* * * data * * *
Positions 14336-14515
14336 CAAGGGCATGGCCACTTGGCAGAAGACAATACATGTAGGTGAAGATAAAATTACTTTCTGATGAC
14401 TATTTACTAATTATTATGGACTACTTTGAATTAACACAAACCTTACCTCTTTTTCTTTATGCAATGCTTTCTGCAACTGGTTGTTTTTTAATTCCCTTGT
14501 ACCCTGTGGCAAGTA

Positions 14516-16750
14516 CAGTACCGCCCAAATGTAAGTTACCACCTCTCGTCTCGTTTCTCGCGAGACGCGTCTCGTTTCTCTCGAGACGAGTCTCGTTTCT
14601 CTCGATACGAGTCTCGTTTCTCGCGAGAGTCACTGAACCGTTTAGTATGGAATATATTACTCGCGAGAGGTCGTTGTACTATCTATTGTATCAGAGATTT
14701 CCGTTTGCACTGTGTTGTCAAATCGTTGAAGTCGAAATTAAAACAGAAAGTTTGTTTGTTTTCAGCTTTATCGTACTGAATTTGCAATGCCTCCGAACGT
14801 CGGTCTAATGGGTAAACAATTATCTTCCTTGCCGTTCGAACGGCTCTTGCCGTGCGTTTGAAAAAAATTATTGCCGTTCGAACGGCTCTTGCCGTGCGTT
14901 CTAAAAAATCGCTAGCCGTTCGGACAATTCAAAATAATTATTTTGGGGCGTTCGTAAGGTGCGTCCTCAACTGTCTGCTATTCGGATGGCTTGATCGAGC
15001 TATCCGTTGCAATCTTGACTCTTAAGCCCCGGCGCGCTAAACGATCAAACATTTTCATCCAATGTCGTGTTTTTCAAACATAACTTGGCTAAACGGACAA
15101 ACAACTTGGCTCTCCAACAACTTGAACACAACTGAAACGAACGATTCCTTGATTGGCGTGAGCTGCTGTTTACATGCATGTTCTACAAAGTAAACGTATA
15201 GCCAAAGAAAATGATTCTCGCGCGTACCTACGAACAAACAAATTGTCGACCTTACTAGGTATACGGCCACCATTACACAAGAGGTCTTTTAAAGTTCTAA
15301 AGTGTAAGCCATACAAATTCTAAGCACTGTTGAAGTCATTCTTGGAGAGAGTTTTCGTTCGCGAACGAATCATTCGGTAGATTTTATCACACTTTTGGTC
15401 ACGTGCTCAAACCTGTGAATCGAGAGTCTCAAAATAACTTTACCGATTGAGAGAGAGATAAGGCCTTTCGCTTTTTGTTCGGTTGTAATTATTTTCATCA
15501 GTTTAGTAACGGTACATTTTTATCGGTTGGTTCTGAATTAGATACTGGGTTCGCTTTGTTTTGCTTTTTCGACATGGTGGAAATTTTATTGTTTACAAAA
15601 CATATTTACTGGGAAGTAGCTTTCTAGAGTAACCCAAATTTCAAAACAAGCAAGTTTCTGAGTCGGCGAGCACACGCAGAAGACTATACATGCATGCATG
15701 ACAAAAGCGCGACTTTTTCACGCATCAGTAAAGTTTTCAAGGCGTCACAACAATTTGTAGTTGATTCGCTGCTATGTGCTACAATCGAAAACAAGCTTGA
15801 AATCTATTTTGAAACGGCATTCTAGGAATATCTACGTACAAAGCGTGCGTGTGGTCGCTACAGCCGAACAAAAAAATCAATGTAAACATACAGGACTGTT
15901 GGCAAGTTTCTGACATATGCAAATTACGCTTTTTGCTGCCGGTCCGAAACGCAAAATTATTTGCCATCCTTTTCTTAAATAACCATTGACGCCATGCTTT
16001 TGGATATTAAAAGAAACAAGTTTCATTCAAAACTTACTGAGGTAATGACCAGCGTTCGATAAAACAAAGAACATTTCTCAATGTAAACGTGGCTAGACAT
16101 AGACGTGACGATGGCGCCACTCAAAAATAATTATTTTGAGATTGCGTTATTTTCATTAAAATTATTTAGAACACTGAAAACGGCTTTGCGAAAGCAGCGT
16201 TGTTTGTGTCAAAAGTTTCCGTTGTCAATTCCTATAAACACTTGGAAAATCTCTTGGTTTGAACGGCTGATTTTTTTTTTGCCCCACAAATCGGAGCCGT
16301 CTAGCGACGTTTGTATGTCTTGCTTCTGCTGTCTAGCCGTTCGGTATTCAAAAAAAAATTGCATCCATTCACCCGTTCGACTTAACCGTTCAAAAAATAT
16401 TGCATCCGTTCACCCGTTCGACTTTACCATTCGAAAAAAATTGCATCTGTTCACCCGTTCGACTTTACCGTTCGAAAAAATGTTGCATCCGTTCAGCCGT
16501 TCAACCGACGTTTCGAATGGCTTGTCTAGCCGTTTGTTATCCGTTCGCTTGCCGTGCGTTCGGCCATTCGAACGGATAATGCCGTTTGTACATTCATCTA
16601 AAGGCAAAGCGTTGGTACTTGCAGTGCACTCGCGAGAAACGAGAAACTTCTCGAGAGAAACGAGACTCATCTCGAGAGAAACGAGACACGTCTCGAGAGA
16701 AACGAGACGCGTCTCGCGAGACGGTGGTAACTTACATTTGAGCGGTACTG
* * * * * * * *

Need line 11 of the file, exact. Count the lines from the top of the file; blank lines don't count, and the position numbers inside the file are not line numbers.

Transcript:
15001 TATCCGTTGCAATCTTGACTCTTAAGCCCCGGCGCGCTAAACGATCAAACATTTTCATCCAATGTCGTGTTTTTCAAACATAACTTGGCTAAACGGACAA